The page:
Guest post written by Ha Do, a Dogwood Alliance intern.
While all of the United States is focusing attention and resources to handle and recover the economy from the COVID-19 pandemic, the Atlantic hurricane season is returning to the US South. The season this year is forecasted to be more active than a normal year, so floods are also expected.
The US South is heavily affected by floods.
Among the ten states most likely to flood in the next 100 years, five are in the US South. Every year in the US South, flooding costs lives and billions of dollars. It devastates livelihoods and forces thousands of people to flee their homes. In June 2019, the Arkansas River flooded, which caused damages to homes, agriculture, roads, bridges, and levees focused across Eastern Oklahoma and Western Arkansas and cost more than $3 billion. Five lives were lost. Tropical Storm Imelda in September 2019, which came with 3 feet of rainfall over a three-day period, caused a severe flood in Southeast Texas, costing more than $5 billion in damages and five lost lives.
The global pandemic will make dealing with hurricanes and flooding more difficult this year. Moreover, existing challenges from climate change lead to floods with higher intensity and frequency. Our traditional approach to flood prevention, which relies heavily on manmade “gray infrastructure”, also known as constructed infrastructure, such as dams, levees and spillways, is no longer sufficient to deal with the flood risks in the future. Nature-based measures, such as living shorelines, restored wetlands, reforestation projects, rain gardens, and green (vegetative) roofs, therefore, have become a more effective approach to flood risk management.
Why do we need nature-based solutions for flood risk management?
Traditionally, flood management relies mainly on gray infrastructure. However, according to a recent study, these works “have straightened, steepened, and narrowed the river, and [our] research has shown that these changes cause floodwaters to flow higher and faster.” In addition, most of these structures are designed to cope with floods in the “a mid-20th century climate.” They are no longer suitable under existing and changing conditions. However, expanding or upgrading gray infrastructure is an expensive and inefficient option.
In contrast, nature-based solutions are an effective complement or substitute to gray infrastructure because they help reduce flood risks through three main mechanisms. First, restoring ponds and wetlands and connecting floodplains increases flood water storage capacity, preventing or slowing down runoff during heavy rains. Second, other measures, including rain gardens, changing agricultural practices, and increasing soil permeability will help increase the amount of water absorbed into the soil or increase evaporation into the air, thereby reducing runoff water. Third, planting trees and hedgerows, salt marshes, coral and oyster reefs, and restoring meandering rivers are all actions that can slow water flows, thereby mitigating damages caused by fast-flowing floodwaters. These measures, when implemented together, can help prevent flooding in flood-prone areas of the US South.
Not only is it effective in reducing flood risks, nature-based solutions have other advantages.
Nature-based measures are more cost-effective compared to traditional gray infrastructure.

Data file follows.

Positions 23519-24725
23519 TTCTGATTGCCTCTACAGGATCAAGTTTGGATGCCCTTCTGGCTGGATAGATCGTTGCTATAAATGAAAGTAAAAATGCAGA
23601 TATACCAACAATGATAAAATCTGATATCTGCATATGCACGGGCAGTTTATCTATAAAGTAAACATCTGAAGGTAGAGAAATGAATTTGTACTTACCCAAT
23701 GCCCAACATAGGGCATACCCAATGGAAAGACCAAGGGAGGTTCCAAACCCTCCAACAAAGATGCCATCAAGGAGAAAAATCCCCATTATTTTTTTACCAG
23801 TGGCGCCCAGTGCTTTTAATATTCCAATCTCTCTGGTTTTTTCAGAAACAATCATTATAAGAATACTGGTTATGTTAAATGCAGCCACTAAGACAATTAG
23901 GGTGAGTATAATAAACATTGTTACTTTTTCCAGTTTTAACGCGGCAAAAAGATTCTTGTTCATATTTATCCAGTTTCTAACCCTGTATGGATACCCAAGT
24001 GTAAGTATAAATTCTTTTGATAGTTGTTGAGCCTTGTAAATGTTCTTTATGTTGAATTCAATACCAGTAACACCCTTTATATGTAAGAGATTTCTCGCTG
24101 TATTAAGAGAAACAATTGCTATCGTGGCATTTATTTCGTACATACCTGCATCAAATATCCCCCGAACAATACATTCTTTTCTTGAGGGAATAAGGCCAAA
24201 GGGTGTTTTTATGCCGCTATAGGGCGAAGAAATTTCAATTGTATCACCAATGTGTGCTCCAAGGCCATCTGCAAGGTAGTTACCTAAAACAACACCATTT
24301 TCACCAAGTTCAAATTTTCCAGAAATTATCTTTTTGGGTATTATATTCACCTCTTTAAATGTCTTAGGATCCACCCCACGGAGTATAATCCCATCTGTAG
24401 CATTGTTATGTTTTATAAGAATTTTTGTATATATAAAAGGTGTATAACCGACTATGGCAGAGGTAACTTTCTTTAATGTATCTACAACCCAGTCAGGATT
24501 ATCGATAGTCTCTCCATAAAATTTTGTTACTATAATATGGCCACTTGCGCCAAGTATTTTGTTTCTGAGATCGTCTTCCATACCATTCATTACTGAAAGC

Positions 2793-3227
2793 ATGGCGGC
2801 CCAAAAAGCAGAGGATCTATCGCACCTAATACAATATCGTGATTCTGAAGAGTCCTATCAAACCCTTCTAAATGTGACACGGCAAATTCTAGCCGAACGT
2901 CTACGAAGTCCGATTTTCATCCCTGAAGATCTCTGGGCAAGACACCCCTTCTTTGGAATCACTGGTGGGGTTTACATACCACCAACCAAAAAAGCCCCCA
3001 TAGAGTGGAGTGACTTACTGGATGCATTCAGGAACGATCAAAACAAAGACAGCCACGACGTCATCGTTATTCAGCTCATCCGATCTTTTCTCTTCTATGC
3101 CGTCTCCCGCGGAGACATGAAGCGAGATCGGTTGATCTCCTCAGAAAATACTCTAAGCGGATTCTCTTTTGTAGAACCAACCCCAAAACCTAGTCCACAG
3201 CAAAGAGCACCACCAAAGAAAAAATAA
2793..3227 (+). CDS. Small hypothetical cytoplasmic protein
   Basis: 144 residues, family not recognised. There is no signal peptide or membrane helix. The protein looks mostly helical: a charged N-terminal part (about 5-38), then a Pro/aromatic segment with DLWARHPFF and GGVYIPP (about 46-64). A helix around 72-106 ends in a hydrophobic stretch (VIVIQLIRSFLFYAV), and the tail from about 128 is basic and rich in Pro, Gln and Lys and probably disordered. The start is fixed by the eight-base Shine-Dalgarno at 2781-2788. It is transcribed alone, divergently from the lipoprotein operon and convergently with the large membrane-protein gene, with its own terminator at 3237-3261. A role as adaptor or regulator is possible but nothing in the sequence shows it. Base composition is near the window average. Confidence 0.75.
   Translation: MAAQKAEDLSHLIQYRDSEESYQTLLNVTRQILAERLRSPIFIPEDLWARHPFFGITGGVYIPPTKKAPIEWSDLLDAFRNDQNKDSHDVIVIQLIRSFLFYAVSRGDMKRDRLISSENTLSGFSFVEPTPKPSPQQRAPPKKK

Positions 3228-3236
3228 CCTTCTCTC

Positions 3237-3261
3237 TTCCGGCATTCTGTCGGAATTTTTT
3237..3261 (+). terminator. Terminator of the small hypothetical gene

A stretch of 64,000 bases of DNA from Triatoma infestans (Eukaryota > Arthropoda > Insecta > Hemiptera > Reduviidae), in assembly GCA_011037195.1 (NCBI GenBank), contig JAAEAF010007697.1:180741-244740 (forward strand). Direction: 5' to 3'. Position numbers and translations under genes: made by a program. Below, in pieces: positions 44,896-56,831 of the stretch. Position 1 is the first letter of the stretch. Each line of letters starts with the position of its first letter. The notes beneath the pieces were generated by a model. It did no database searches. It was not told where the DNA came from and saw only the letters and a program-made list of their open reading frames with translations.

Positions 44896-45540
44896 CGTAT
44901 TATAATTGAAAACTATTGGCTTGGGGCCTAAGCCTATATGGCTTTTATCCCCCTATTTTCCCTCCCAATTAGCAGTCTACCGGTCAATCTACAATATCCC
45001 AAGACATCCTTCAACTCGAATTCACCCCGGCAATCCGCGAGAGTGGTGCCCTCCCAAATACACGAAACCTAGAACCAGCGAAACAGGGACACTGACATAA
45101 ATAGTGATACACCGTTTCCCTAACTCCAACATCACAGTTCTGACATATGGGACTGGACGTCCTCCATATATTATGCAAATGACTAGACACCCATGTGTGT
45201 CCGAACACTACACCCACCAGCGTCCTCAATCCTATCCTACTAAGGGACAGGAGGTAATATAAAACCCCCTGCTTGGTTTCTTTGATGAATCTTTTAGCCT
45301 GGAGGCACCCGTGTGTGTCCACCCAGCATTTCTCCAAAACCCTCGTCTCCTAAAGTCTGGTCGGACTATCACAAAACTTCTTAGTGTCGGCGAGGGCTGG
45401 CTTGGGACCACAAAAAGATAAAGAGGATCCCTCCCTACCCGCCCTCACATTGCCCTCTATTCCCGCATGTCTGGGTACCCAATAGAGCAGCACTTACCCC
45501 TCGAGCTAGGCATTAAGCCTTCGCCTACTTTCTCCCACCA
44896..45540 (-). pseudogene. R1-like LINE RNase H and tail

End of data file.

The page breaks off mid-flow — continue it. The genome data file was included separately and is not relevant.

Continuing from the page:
In one study, wetland restoration brought about more than $8 in benefits from flood reduction for every $1 of investment. Similarly, protection of oyster reefs can generate $7 for every $3 of investment. This is far more cost-effective compared to the ratio of gray infrastructure, such as levee construction (a $1 benefit for every $1 invested ratio). Moreover, conserving nature can be about 30 times more cost-effective than building seawalls. Another study indicates that across the US, the annual savings in terms of flood losses avoided would range from $63 to $136 million (2011 dollars, which if adjusted for inflation would be even greater) if more nature-based measures are implemented.
Nature-based solutions are more flexible.
When there is sufficient space, natural solutions, such as shorelines and natural floodplains, can adapt to different levels of river and seawater, while ensuring ecosystem values. Well-designed natural measures will increase adaptiveness and resilience for areas, especially under climate change conditions.
Natural-based solutions also bring along many co-benefits.
These benefits include, but are not limited to, biodiversity conservation, improved water quality, food production, recreation, and carbon storage. Therefore, nature-based measures are thought to be a win-win solution for both conservation and flood prevention.
Considering the technical and cost effectiveness as well as specific natural conditions, such as long coastlines, wetlands, and rich forests in the US South, adopting nature-based solutions is an appropriate and sustainable choice to cope with flood risks and should be strongly promoted in the region.
Are you ready to take action? Stand up for the nation’s wetland forests.
Ha Do is an international student from Vietnam who has been actively working to protect water resources and the environment in her home country. Coming to the US to complete her master’s degree in Environmental Management at Duke University, Ha feels connected with the wilderness of the US South and wants to contribute to the communities that she’ll be a part of for the next two years. She has been engaged in various environmental education activities and the arising climate movements in North Carolina. Ha loves travelling and exploring other cultures through their cuisine.
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